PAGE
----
2012 eNews

The Canadian Food Inspection Agency (CFIA) looks forward to receiving feedback from the interested parties on the proposal for a legislative framework for traceability.

Read the legislative framework here.

Comments need to be received by May 3 2012.

The National Farm Animal Care Council (NFACC) is conducting a second survey to gain further stakeholder input as it revises Canada’s official Equine Code of Practice which serves as our national understanding of equine care requirements and recommended best practices.

NFACC is overseeing a multi-year project to renew the Codes of Practice for several farm animal species, including equine. Each species has a lead organization responsible for facilitating their individual Code’s development.  For equine, it’s Equine Canada.

The Equine Code of Practice will be scientifically informed, practical, and reflect societal expectations for farm animal care thanks to a Code Development Committee which brings together a broad range of expertise and industry knowledge. The Committee is also seeking stakeholder input through national surveys. This survey is the second to be conducted for equine.


Students at the University of Calgary faculty of Veterinary Medicine (UCVM) now have the use of three full-size horse simulators. According to a statement from UCVM, they are the only models of their kind in the world.aUCVM_equine_simulator

With added funding from Equine Foundation of Canada (EFC), the models now not only help students learn techniques such as rectal palpation and abdominal (belly) taps, but also a wide range of other procedures. Students practice on the simulators before moving on to live horses.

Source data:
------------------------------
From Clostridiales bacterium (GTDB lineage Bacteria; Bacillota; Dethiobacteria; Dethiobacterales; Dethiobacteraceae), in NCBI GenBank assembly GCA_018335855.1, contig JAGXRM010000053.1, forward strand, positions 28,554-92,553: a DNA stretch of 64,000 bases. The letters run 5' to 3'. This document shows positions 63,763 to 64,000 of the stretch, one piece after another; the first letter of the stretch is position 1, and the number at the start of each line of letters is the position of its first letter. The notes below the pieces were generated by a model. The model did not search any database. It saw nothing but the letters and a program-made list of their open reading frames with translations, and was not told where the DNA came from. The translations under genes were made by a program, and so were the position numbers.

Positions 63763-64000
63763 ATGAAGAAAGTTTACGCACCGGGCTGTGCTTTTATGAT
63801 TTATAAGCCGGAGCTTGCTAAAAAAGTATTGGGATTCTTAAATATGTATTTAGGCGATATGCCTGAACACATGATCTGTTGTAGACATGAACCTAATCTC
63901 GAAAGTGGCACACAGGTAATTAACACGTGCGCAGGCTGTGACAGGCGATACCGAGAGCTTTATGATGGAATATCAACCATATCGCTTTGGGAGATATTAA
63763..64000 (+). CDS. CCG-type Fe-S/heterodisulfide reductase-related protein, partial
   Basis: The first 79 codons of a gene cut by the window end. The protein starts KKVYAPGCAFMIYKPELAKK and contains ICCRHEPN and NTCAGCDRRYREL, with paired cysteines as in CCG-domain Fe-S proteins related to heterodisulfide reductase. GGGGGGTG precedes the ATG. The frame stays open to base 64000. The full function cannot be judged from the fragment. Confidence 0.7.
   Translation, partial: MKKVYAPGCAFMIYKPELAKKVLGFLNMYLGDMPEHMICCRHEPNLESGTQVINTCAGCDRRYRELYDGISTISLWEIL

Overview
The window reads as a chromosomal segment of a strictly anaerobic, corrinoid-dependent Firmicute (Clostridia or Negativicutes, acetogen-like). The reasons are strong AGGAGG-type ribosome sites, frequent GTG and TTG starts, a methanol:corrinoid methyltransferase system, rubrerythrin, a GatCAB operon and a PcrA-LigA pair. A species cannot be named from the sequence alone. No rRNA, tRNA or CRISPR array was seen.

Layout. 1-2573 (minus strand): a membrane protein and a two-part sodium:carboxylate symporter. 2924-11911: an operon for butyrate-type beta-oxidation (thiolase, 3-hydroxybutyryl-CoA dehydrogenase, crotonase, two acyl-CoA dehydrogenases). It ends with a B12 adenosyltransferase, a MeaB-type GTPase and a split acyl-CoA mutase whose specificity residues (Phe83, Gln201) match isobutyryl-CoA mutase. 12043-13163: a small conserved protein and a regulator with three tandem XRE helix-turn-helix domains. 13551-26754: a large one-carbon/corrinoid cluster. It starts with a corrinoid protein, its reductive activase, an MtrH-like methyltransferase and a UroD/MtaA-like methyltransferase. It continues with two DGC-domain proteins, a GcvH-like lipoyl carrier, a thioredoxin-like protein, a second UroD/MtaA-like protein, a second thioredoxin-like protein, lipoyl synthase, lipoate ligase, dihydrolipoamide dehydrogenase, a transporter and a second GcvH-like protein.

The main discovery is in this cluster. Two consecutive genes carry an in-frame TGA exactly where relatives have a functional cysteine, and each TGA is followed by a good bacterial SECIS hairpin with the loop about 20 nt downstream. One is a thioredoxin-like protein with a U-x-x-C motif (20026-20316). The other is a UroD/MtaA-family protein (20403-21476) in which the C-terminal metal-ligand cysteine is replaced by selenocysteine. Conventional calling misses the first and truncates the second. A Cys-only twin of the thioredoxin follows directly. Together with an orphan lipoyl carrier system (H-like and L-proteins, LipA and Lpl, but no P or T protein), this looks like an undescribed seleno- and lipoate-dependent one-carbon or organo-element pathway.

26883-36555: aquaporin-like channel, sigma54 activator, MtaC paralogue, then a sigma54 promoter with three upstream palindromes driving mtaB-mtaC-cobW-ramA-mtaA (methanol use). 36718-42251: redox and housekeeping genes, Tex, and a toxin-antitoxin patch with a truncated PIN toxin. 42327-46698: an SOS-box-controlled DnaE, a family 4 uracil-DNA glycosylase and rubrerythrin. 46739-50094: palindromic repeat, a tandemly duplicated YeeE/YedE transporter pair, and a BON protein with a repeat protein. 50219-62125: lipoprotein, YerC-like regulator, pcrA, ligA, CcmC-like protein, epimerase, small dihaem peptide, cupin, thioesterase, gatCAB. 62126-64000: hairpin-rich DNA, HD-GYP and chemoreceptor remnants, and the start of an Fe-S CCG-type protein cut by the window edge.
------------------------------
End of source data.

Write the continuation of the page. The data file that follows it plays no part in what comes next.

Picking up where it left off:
Thank you to www.meatingplace.com for giving Horse Industry Association of Alberta permisssion to reprint their article.

A company owned by a Wyoming state legislator is looking at opening a horse meat processing plant in south-central Missouri.

The company, United Equine, whose chief executive is Wyoming representative Sue Wallis, is studying a site near Mountain Grove, Missouri, for the plant, which would slaughter and process horses for human consumption. The company is currently conducting a feasibility study, Wallis told Meatingplace in an e-mail.

“That phase will probably take a couple of months, which if we find that it is a fit--so far all indications are good--we will move into an aggressive timeline to develop and implement a full business plan that (if everything goes right, and nothing goes wrong) would have us opening the doors and beginning operations around September,” she wrote.


By Dr. Jamie Rothenburger

The World Organization for Animal Health defines animal welfare as
“how an animal is coping with the conditions in which it lives. An animal is in good welfare if it is healthy, comfortable, well nourished, safe, and able to express innate behaviour, and if it is not suffering from unpleasant states such as pain, fear and distress.” Brideling_2

This definition provides for the basic husbandry that horse owners strive to achieve. Some horse training techniques used today result in pain, fear and distress in horses, which negatively impacts welfare. 

We have all seen the frustrated competitor punish their horse after a failed pattern long after the mistake was made. Most horse people I know want the alternative, a positive relationship with their horse, no matter if they are recreational riders or Olympic competitors. An enthusiastic horse that is easy to catch and willingly performs the desired behaviours in a graceful, free manner is the aspiration. 



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